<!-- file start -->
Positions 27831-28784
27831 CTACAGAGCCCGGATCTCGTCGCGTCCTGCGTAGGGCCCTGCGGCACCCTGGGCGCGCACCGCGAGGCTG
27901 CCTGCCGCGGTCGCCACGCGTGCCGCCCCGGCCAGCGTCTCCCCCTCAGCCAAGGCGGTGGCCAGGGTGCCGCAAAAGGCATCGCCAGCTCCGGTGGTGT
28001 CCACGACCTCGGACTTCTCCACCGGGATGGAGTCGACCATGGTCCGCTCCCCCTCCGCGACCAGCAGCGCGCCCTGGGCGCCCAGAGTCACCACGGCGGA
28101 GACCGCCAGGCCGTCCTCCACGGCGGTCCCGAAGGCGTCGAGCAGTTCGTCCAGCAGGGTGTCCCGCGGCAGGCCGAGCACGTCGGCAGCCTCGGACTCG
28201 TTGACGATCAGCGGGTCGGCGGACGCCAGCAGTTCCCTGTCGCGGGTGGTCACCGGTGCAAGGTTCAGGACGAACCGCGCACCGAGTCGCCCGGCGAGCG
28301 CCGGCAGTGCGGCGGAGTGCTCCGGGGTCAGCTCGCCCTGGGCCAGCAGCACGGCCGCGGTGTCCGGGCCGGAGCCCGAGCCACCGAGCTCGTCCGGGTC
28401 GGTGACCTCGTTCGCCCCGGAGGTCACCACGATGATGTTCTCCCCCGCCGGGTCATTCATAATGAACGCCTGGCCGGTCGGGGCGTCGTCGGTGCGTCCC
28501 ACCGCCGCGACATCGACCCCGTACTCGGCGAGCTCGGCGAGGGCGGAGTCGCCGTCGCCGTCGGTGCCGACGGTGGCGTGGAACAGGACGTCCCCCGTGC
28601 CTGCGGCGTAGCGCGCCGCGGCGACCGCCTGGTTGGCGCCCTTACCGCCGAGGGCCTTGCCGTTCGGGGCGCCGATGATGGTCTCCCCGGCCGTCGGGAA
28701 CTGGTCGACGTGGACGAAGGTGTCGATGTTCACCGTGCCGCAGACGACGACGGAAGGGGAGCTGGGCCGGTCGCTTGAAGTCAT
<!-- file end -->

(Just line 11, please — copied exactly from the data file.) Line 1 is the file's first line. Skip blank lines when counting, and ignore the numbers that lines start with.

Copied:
28701 CTGGTCGACGTGGACGAAGGTGTCGATGTTCACCGTGCCGCAGACGACGACGGAAGGGGAGCTGGGCCGGTCGCTTGAAGTCAT